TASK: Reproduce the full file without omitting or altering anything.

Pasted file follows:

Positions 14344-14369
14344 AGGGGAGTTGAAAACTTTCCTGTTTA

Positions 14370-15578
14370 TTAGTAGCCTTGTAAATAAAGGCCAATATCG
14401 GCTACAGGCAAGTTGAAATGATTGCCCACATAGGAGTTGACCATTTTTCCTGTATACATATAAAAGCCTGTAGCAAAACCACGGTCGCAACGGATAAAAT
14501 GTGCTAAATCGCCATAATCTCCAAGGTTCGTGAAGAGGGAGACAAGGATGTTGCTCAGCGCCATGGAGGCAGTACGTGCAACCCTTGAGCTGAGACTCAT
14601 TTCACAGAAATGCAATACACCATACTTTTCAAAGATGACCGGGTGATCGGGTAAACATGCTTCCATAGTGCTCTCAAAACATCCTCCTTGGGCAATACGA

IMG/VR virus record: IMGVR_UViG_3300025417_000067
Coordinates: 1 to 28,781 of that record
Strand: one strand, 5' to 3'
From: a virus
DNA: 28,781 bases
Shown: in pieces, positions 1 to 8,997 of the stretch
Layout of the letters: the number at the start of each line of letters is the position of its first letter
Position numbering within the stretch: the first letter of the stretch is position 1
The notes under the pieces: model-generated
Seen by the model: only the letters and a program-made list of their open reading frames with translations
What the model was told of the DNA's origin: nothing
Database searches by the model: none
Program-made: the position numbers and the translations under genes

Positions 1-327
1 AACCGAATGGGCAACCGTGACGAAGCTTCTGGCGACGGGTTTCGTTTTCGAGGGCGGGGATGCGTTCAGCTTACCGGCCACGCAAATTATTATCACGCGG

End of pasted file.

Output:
Positions 14344-14369
14344 AGGGGAGTTGAAAACTTTCCTGTTTA

Positions 14370-15578
14370 TTAGTAGCCTTGTAAATAAAGGCCAATATCG
14401 GCTACAGGCAAGTTGAAATGATTGCCCACATAGGAGTTGACCATTTTTCCTGTATACATATAAAAGCCTGTAGCAAAACCACGGTCGCAACGGATAAAAT
14501 GTGCTAAATCGCCATAATCTCCAAGGTTCGTGAAGAGGGAGACAAGGATGTTGCTCAGCGCCATGGAGGCAGTACGTGCAACCCTTGAGCTGAGACTCAT
14601 TTCACAGAAATGCAATACACCATACTTTTCAAAGATGACCGGGTGATCGGGTAAACATGCTTCCATAGTGCTCTCAAAACATCCTCCTTGGGCAATACGA

IMG/VR virus record: IMGVR_UViG_3300025417_000067
Coordinates: 1 to 28,781 of that record
Strand: one strand, 5' to 3'
From: a virus
DNA: 28,781 bases
Shown: in pieces, positions 1 to 8,997 of the stretch
Layout of the letters: the number at the start of each line of letters is the position of its first letter
Position numbering within the stretch: the first letter of the stretch is position 1
The notes under the pieces: model-generated
Seen by the model: only the letters and a program-made list of their open reading frames with translations
What the model was told of the DNA's origin: nothing
Database searches by the model: none
Program-made: the position numbers and the translations under genes

Positions 1-327
1 AACCGAATGGGCAACCGTGACGAAGCTTCTGGCGACGGGTTTCGTTTTCGAGGGCGGGGATGCGTTCAGCTTACCGGCCACGCAAATTATTATCACGCGG